|Publication number||US4143381 A|
|Application number||US 05/719,674|
|Publication date||Mar 6, 1979|
|Filing date||Sep 1, 1976|
|Priority date||Sep 1, 1976|
|Also published as||CA1103300A, CA1103300A1, DE2737167A1|
|Publication number||05719674, 719674, US 4143381 A, US 4143381A, US-A-4143381, US4143381 A, US4143381A|
|Inventors||Robert H. Downie|
|Original Assignee||Moore Business Forms, Inc.|
|Export Citation||BiBTeX, EndNote, RefMan|
|Patent Citations (5), Referenced by (9), Classifications (28)|
|External Links: USPTO, USPTO Assignment, Espacenet|
Non-impact printing methods are known in which visual information is printed on moving paper webs or other materials as desired using a device which directs coloring matter towards the web surface under the influence of electrical signal control circuitry. Non-impact printing devices include the well-known so called jet printers, such as disclosed in U.S. Pat. Nos. 3,060,429 of C. R. Winston, 3,577,198 of D. R. Beam, 3,416,153 of C. H. Hertz et al, 3,562,757 of V. E. Bischoff, 3,769,624 of C. H. Lee et al, 3,769,627 of J. J. Stone and others. In addition, electrokinetic methods are known in which the printing head is positioned in virtual contact with the web surface such as is disclosed in U.S. Pat. No. 3,750,564 of H. Bettin.
The jet printing mechanisms of the aforementioned U.S. Patents generally disclose the generation of a stream of ink droplets at least portion of which are electrostatically charged. Signal controlled deflector means cause selected droplets to contact the moving web surface whereas droplets not forming part of the information are prevented from contacting the surface by the use of a catcher or the like, from which the unused droplets of ink are returned to the reservoir. The disclosure of Bettin in U.S. Pat. No. 3,750,564 and of J. P. Arndt in U.S. Pat. No. 3,832,579 each reveal non-impact printing methods in which a signal is employed to form droplets of finite quantity of recording material without the need for return of excess ink to the system reservoir.
It is also known to produce latent images on dielectric surfaces by pressure contact of such dielectric surfaces in patterned form with ion or electron or molecular donor material, where such latent images can be developed or rendered visible by attraction thereto of electroscopic marking particles. Such methods are useful for manifolding as disclosed in Great Britian Pat. No. 1,347,529, and also for duplicating as disclosed in U.S. Pat. No. 3,857,722.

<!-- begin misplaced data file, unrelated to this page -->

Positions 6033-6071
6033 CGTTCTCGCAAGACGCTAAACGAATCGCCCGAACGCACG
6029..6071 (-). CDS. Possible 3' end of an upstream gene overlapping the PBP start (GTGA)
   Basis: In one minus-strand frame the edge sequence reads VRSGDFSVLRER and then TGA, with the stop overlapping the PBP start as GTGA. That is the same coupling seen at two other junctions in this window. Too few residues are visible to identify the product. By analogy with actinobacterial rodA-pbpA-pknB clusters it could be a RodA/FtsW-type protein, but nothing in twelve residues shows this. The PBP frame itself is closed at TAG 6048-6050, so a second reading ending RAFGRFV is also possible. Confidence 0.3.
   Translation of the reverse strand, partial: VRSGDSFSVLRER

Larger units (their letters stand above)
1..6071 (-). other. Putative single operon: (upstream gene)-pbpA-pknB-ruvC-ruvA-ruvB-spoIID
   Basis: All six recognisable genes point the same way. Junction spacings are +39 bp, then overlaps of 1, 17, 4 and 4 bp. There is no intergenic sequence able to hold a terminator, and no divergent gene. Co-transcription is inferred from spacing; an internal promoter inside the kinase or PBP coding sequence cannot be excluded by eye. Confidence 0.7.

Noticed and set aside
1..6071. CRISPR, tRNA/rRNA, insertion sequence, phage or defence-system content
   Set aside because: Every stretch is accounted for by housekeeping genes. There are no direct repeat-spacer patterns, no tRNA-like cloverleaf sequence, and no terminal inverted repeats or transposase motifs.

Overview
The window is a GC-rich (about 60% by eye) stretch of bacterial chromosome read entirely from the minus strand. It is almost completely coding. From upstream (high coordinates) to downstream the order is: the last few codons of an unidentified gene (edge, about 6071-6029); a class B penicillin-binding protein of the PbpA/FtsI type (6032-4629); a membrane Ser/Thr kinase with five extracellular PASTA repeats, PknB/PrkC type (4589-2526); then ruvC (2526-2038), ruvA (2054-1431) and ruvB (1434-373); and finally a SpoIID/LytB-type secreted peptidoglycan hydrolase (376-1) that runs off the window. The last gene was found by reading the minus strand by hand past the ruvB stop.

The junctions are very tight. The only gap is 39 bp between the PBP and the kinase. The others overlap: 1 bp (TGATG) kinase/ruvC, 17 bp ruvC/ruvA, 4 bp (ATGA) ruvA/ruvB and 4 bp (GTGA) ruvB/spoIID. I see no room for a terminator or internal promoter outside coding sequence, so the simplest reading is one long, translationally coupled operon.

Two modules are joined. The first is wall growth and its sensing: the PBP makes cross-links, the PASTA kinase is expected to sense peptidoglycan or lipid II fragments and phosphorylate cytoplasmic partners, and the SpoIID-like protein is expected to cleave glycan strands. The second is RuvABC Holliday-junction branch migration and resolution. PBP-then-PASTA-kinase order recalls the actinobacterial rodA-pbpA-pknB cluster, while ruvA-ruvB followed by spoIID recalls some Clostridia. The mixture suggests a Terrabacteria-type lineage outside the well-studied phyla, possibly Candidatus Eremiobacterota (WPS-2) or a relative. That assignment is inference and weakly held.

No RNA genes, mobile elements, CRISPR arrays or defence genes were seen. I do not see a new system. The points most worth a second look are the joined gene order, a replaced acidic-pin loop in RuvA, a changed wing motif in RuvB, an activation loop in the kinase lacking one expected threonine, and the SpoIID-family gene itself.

In accordance with the present invention, information is printed on a recording member such as paper web by non-impact methods of the type previously described, wherein the thus recorded or printed information contains electron or ion, that is to say submolecular, or molecular donor material capable of forming a latent image on a dielectric surface by pressure contact therewith. The latent image so formed may be read or detected as an apparent electrostatic charge, or voltage analog, or alternatively this latent image may be rendered visible by the attraction thereto of electroscopic marking particles, following which the deposit formed by such marking particles can be transferred onto a transfer-receiving member such as a copy sheet or the like. The dielectric surface may be cleaned and re-used if desired.
Processing of information in accordance with the present invention, that is to say recording and printout, can be performed at high speed, such as 800 ft/minute, the recorded information can be visually undetectable for security purposes or aesthetic reasons yet recognizable or readable by suitable detector means, and furthermore multiple printout or copies can be obtained from non-impact printed subject matter. In addition, the method of this invention may be employed for the preparation of offset printing plates from non-impact printed subject matter and is of particular advantage for the preparation of step-and-repeat offset printing plates such as used in label and packaging material printing.
The ensuing detailed description of the invention refers to the accompanying drawings, in which
FIG. 1 illustrates a preferred method of recording information in the form of donor material-containing ink deposits on the recording member surface, whereas
FIGS. 2, 3, 4 and 5 illustrate four embodiments of the invention with regards to latent print-out or detection.
Referring to the drawings in detail, FIG. 1 illustrates a known jet printing apparatus useful in connection with the present invention. The ink jet assembly comprises reservoir 1, ink feed line 2, nozzle chamber 3 and nozzle 4. The reservoir 1 is pressurized, and thus a jet of liquid ink is ejected through nozzle 4. Piezo-electric crystal 5, control electrodes 6 and 7 and pulsing circuitry 8 break the ink stream into individual droplets 9. Annular control electrode 10 and pulsed power supply 11 are used to charge each droplet or each alternate droplet as required. Deflecting electrodes 12 are used to deflect droplets required for printing, such deflection being controlled by signal control circuitry 13. Further droplet deflecting electrodes may be used to effect droplet deflection at right angles to that shown to provide vertical displacement of droplets deposited to provide character generation. Undeflected droplets are deposited in catcher 14 from which they are returned to reservoir 1 by means not shown. Printing droplets are intercepted by paper web 15 as they travel towards grounded electrode 16. Paper web 15 moves in the direction shown from feed reel 17 to take up reel 18.